Thursday, 23 August 2012

The Price of Fish

The fatal accident rate for commercial fishermen between 1996 and 2005 was 24 times higher than for the construction industry and 80 times higher than manufacturing industry. Over the last 30 years the rate has remained about the same, wheras for other sectors it has declined sharply making commercial fishing a progressively more hazardous industry.
     These numbers, horrific as they are, pale in comparison to the carnage visited on herring fishermen in the 19th century in Caithness and along the east coast of Scotland.
     A storm on August 21st 1845 destroyed 30 boats along the Caithness coast and took the lives of four fishermen. Most boats were tied up in exposed coves, like the Haven at Clyth shown below, limiting the death toll. This was but a trailer for the big storm on 18th August 1848. A severe easterly gale blew up quickly, catching most of the east coast herring fleet at sea. Many boats were swamped and lives lost from the Northern Isles to the Firth of Forth. Worst hit was Wick, where 37 men were drowned as their boats attempted to return to harbour, leaving 17 widows and sixty children. A subsequent inquiry concluded that the harbour entrance was not deep enough for boats to pass to shelter even at half-tide. Lack of already agreed safety features such as a lighthouse and appropriate lifeboat contibuted to the high loss of life.
     Further down the coast, the fisheries around Helmsdale and Dunbeath lost a further 13 men leaving 9 widows and 25 children.

Soon after in 1855, 13 boys from the Clyth area, five miles south of Wick, were drowned on a mussel gathering foray, when their overloaded boat was swamped by a freshening sea. Clyth was unduly affected by fishing tragedies. Over a 30 year period, 60 of their men were lost and the area suffered a rapid depopulation. The Haven at Clyth, was used as a natural harbour for generations of fishermen, including my GGGG Grandfather, before safer harbours were constructed at Wick and Lybster.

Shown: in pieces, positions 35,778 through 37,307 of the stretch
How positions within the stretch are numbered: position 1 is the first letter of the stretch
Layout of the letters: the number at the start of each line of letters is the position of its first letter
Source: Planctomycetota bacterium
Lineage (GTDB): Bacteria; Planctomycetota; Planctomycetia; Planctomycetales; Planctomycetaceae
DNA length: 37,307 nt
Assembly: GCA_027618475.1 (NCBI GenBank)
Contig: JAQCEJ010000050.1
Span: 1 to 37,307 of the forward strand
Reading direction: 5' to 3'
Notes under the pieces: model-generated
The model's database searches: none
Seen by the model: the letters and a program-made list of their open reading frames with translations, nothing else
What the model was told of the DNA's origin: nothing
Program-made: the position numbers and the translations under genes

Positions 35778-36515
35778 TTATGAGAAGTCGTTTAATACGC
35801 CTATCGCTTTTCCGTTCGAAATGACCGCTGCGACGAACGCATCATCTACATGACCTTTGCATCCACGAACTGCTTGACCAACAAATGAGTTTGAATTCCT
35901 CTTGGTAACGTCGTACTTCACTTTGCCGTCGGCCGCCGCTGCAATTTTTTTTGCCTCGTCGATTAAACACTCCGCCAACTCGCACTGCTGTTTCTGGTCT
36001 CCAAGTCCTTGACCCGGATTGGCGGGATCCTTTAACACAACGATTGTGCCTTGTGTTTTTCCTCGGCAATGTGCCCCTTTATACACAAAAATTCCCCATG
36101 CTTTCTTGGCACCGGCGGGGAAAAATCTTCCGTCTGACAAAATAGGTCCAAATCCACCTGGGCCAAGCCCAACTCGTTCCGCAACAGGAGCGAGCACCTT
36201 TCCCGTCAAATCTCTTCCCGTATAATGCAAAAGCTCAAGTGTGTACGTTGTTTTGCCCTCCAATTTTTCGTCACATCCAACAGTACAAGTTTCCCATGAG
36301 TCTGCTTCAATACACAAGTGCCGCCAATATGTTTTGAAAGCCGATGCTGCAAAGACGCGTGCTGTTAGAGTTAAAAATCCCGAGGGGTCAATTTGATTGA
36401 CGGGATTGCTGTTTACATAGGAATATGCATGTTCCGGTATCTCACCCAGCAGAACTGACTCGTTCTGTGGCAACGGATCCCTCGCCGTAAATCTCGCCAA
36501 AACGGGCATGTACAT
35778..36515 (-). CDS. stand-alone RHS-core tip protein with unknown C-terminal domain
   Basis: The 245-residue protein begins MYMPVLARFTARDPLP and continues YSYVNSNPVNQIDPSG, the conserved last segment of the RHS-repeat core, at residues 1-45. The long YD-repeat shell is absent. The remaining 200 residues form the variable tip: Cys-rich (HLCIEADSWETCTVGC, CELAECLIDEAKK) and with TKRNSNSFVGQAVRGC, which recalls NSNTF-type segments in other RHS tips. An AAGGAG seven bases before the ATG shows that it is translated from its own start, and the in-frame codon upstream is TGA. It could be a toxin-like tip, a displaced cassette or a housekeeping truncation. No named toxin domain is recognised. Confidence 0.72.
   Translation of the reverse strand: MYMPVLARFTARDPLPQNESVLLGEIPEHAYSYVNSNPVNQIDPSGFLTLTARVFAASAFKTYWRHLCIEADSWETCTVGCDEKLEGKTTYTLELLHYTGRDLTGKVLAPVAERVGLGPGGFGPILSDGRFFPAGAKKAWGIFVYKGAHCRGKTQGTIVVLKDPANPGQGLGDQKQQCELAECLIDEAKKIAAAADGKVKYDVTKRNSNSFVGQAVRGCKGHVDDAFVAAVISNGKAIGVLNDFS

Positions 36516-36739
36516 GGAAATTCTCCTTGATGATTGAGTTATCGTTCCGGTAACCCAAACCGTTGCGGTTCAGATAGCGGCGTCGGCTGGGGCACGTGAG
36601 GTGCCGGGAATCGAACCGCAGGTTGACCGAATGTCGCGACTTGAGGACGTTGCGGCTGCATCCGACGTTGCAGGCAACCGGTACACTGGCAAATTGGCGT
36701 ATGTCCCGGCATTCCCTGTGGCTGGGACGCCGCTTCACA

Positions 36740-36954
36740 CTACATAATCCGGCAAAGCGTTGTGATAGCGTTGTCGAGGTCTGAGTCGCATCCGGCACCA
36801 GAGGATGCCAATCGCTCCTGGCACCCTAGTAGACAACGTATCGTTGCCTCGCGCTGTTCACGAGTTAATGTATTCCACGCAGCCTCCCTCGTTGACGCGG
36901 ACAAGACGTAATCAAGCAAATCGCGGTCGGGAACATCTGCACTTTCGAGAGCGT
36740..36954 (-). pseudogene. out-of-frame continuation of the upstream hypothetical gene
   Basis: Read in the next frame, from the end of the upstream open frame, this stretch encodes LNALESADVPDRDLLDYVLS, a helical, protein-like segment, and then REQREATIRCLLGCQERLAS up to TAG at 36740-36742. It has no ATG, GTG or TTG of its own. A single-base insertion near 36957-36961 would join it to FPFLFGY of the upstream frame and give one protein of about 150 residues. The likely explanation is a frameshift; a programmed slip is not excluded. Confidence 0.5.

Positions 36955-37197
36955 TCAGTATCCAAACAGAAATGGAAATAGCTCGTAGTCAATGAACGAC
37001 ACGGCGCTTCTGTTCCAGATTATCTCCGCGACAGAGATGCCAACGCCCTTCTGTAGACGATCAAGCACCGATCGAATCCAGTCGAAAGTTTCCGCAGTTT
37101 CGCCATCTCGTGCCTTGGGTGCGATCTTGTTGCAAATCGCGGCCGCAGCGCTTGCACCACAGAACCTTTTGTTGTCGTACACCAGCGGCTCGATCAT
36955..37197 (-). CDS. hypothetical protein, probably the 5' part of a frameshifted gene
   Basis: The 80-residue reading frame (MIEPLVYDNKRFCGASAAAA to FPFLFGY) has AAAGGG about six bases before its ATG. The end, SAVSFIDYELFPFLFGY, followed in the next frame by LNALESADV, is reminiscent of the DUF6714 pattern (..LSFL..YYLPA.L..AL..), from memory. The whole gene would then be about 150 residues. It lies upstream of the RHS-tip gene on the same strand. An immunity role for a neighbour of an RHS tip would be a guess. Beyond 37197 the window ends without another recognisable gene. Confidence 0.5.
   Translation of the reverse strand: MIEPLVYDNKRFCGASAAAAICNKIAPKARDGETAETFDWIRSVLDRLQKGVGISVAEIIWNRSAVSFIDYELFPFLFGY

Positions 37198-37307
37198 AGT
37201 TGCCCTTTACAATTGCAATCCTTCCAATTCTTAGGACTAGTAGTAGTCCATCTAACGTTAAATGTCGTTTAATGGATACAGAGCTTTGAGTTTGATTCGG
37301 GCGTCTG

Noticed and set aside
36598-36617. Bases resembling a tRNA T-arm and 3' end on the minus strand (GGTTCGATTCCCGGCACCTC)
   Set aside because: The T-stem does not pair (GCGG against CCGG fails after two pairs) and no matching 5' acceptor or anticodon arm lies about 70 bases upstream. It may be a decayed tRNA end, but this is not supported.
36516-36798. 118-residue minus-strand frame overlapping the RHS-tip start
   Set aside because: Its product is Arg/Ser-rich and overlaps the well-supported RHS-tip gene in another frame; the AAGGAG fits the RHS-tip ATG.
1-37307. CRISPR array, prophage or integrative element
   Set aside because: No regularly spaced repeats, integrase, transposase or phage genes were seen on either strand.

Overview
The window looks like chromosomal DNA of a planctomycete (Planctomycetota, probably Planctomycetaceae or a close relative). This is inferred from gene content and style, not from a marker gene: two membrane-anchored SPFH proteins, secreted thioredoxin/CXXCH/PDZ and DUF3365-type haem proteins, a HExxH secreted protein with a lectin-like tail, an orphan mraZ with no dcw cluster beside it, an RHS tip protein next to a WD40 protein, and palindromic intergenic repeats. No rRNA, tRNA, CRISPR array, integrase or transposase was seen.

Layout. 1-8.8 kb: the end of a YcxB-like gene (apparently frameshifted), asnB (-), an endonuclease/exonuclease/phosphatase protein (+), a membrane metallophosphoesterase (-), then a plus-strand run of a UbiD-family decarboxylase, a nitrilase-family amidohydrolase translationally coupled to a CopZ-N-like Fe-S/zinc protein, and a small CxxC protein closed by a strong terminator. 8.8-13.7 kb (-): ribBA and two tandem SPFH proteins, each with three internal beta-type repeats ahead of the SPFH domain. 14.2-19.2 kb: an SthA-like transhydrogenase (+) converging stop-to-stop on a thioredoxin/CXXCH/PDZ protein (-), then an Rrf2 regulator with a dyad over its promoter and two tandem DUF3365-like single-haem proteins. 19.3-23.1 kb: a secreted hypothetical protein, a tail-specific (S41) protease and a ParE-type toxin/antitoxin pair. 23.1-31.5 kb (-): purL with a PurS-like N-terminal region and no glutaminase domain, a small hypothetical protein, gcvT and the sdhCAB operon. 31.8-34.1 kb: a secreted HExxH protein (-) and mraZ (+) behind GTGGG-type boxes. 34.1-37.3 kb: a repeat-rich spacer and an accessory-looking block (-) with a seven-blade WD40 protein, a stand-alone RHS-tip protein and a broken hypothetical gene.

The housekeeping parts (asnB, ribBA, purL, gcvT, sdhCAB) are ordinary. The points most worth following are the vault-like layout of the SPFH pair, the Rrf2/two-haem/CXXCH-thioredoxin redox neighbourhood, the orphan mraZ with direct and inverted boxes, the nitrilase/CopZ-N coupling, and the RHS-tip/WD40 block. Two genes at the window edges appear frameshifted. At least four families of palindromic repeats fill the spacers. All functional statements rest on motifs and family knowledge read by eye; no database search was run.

Wick Bay stirred up by an easterly gale is still an awesome sight as the above picture from the autumn of 2008 shows.
      Next time you eat a herring or a kipper, cod and chips or a crab salad, think of the men of Clyth and their widows and the men who still toil at sea today, risking their lives to fish for our tables.

     I am indepted to local historian Iain Sutherland for the above information and the Wick Society for permission to reproduce the Johnston photograph of sailing herring drifters about to enter Wick harbour in a stiff south easterly breeze.

The Stuart Agenda by Alan Calder, published by Willow Moon. eBook and paperback from all Amazon sites. Reviews at

Friday, 10 August 2012

Trews, Crab and Mackerel

Tartan trews are currently highly fashionable as a more convenient and less formal alternative to the kilt. Many kilt wearers now also have a pair of trews. The origins of trews go back into the mists of highland culture but they were certainly worn by the aristocracy confirmed in the above picture of Sir John Sinclair, painted by Raeburn in 1795. Tartan trews were however banned by the Dress Act of 1746 that outlawed the wearing of any kind of Highland dress following the Jacobite rebellion of 1745/6. It was not repealed until 1782.

Recently we helped two Wick friends, cousin Eric Farquhar (left) and Tom Allan (centre) to acquire tartan trews from a company in Yorkshire where I had mine made. The acquisition was celebrated at a dinner on the night of Friday 20th July in Wick. The menu was based on dishes that we tasted at the Creel Inn, St Margaret's Hope, Orkney, the previous week.
After smoked mackerel pate on small home made oat cakes, the starter was white and brown crab, accompanied by apple mayonnaise and avocado salsa on a bed of pickled cucumber (bottom photo). The crab was obtained at Lybster harbour the previous Sunday. Mackerel featured twice on the menu. I caught them off the rocks at Longberry in the shadow of the haunting ruins of the Castle of Old Wick, where generations of Wickers have cast flies into the sea to get the blue and silver beauties. As a boy I fished there with a long heavy bamboo cane and nylon string line attached to a heavy lead weight and a cast of six white flies. Nowadays we have more elegant spinning kit which does the job with much less effort.  Earlier in the week the fishing was easy as evidenced by the picture of mackerel being smoked by cousin Eric ( below left). By Friday when I needed really fresh fish, the going got tough and I had to spend about three hours getting the required four fresh fish. The fish were carefully filleted to remove the central line of pin bones then grilled for about five minutes. Two fillets were set on a bed of Tuscan salad over sourdough bread, accompanied by mustard mayonnaise potatoes. Yummy!
The Stuart Agenda by Alan Calder, published by Willow Moon. E-Book and paperback all amazon sites. Reviews at